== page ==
Pärt, Bach and Glass bring the Festival de Música dos Capuchos to a rousing close

PortugalPortugal Festival de Música dos Capuchos [2] – Closing Concert: Jack Liebeck (violin), Franz Liszt Chamber Orchestra / Filipe Pinto-Ribeiro (piano and conductor). Municipal Theater Joaquim Benite, Almada, 18.6.2023. (LV)

Jack Liebeck and Filipe Pinto-Ribeiro taking their bows © Rita Carmo

Pärt – ‘Orient & Occident’, ‘Summa’
J. S. Bach – Keyboard Concerto No.5 in F minor, BWV1056
Glass – Violin Concerto No.2, ‘The American Four Seasons’

The sold-out Municipal Theater Joaquim Benite in downtown Almada reflected the demographics every presenter dreams of. Due, perhaps, to the presence of Philip Glass’s ‘American Seasons’, the emphasis was on young and hip. The Franz Liszt Chamber Orchestra, making their first appearance at the Festival de Música dos Capuchos, were pretty hip themselves. Their beautiful Hungarian string sound with its characteristically intense vibrato was superbly sculpted by Filipe Pinto-Ribeiro conducting without a baton – as you might expect from a piano virtuoso.

The opening set of Arvo Pärt works showed off the subtler colors and nuances of the nine violins, three each of violas and cello and the double-bass. In ‘Orient & Occident’, their powerful unison glissandi and dynamic shadings brought the music to life, and the audience provided its own bit of drama. Just as Pinto-Ribeiro raised his hands for a pause before the final bar, a smartphone notification tone in the audience went off so perfectly that neither the conductor nor the orchestra missed a beat. Pärt’s setting of the Credo called ‘Summa’ had the kind of devotional patterns swinging softly through the ether that reminded this listener of nineteenth-century immigrant farming communities in the Midwest’s upper Great Plains.

Pärt’s two simple pieces were also the perfect introduction to J. S. Bach’s F minor Piano Concerto, in which the jewel was the Largo in F major. Played by a pianist steeped in the great Russian pianistic tradition, it was two minutes of sheer beauty. Pinto-Ribeiro applied ornaments sparingly but with telling lush elegance, and his magical rhapsodic line against the pizzicatos of the strings wound down to an almost imperceptible pianissimo. In the opening Allegro moderato, he had sung out with as much legato as the music could bear, while the energy that was unleashed in the concluding Presto drew enthusiastic applause from the crowd.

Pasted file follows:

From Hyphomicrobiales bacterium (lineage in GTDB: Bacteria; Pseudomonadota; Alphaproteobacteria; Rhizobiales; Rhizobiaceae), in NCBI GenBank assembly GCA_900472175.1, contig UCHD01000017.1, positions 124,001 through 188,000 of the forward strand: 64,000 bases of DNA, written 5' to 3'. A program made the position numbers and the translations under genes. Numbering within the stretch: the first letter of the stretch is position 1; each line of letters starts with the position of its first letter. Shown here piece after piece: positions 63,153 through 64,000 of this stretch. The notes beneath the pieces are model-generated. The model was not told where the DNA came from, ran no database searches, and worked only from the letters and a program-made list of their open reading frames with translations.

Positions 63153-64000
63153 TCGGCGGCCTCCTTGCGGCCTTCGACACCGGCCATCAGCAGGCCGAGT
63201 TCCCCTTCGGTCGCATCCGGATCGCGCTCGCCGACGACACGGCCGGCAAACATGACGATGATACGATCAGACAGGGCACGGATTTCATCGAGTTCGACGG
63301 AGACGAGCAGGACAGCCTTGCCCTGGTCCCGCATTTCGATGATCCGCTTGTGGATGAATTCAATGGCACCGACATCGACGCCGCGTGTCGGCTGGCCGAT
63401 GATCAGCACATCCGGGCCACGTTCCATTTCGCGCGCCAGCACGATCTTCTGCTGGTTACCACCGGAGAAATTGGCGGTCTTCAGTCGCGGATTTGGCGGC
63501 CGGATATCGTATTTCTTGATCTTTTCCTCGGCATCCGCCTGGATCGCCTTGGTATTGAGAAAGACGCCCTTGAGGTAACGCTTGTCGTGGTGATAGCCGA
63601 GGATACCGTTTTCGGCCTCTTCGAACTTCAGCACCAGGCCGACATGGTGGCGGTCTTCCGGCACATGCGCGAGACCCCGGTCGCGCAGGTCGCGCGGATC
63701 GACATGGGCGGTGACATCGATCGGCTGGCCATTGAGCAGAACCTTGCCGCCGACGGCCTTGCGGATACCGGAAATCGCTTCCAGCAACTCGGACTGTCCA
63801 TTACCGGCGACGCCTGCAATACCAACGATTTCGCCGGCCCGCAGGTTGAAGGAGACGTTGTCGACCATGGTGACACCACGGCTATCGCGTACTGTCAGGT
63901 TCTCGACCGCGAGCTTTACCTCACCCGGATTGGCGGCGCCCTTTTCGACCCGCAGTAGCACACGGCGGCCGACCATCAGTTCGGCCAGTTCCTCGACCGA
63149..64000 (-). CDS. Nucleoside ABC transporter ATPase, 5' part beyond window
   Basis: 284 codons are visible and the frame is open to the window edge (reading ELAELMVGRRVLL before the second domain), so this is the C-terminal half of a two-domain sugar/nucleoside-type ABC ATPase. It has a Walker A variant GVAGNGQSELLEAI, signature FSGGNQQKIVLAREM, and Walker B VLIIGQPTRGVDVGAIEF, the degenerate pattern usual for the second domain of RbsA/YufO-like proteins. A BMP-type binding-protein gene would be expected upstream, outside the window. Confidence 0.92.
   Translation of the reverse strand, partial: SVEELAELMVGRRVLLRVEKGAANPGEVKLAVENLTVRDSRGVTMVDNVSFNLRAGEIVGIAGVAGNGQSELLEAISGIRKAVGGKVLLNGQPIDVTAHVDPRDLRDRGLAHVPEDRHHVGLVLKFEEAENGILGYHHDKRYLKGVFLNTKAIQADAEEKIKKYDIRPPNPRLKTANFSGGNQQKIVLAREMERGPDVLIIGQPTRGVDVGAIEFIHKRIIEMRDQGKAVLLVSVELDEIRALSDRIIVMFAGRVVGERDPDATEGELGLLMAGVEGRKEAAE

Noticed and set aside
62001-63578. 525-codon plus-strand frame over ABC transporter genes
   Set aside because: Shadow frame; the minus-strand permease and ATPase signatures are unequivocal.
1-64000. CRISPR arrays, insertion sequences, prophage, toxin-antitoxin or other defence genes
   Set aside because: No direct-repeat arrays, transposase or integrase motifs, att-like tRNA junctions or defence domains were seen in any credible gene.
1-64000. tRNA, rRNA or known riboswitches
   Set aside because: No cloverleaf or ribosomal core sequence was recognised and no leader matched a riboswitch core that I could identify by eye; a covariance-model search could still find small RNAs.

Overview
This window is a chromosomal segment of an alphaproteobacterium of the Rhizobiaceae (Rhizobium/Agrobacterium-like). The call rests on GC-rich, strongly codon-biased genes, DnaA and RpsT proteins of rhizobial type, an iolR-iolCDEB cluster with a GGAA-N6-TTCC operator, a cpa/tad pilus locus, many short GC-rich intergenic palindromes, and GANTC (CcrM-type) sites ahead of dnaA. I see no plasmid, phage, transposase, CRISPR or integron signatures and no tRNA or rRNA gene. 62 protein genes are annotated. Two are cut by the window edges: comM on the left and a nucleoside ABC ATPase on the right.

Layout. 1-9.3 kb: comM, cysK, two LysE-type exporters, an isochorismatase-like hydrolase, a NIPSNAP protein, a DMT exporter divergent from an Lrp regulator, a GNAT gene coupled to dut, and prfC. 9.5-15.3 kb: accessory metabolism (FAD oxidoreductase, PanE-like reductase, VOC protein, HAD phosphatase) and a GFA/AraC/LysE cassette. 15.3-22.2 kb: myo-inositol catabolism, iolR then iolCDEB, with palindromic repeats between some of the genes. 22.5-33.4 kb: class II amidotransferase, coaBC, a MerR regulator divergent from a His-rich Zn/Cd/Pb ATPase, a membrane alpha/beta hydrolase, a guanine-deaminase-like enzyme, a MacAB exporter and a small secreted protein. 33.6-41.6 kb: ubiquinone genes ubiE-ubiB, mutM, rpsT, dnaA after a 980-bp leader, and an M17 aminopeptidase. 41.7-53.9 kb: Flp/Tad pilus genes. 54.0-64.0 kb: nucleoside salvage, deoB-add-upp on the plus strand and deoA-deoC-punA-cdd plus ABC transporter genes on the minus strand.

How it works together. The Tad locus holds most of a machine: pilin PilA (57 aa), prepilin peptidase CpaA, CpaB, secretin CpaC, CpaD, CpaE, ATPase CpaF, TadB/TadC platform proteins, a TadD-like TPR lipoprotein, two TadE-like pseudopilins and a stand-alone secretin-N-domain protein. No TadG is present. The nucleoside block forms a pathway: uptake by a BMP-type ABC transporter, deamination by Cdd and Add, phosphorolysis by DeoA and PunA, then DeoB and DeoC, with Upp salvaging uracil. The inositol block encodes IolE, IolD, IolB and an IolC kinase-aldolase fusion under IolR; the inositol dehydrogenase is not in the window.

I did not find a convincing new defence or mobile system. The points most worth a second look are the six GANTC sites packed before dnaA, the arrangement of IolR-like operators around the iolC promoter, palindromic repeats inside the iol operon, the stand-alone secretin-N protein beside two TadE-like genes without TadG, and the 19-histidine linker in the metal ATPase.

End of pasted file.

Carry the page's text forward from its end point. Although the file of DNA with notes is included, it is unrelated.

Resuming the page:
Filipe Pinto-Ribeiro playing Bach © Rita Carmo

Trying to understand Philip Glass’s take on Vivaldi’s Four Seasons in his ‘American Four Seasons’ reminded me of Donald Tovey’s experience with program music: no listener ever matches the music with the program in the same way as another. This is acknowledged by Glass himself in his piece for which the titles of the movements offer no clues as to where their correspondence with Vivaldi’s Four Seasons might lie. It was every listener for themselves, and the excitement in the hall was tangible.

From the moment Jack Liebeck caught the sad opening sounds and rhythms of shtetl dance tunes, his careful precision and warmth were the perfect match for the orchestra’s sumptuous beauty. He handled the brilliant octaves passagework out of Brahms with the assurance and arresting sound of a true virtuoso, and then settled back into a more Vivaldian parity until his chirping figurations awakened the orchestra. He threw off his three big cadenzas and Bachian solos with the chops and passion that he showcased in his recent Orchid Classics recording of Ysaÿe’s six solo sonatas.

Meanwhile Pinto-Ribeiro at the podium carefully kept the accompaniment well-modulated and naturally flowing, anchored at key moments throughout the piece by the superb double bassist, whether rich, deep and even growling with the cellos or, even more telling, with a highly imaginative synthesizer virtuoso whose rattling harpsichord simulation was just the change in texture the music needed. When the bassist flashed a broad smile during his crucial solo riff, it was to everyone’s evident delight. As the end approached, Liebeck soared into a final series of pyrotechnics before he and the orchestra rushed to the music’s madcap conclusion, and the audience roared its approval.

Laurence Vittes

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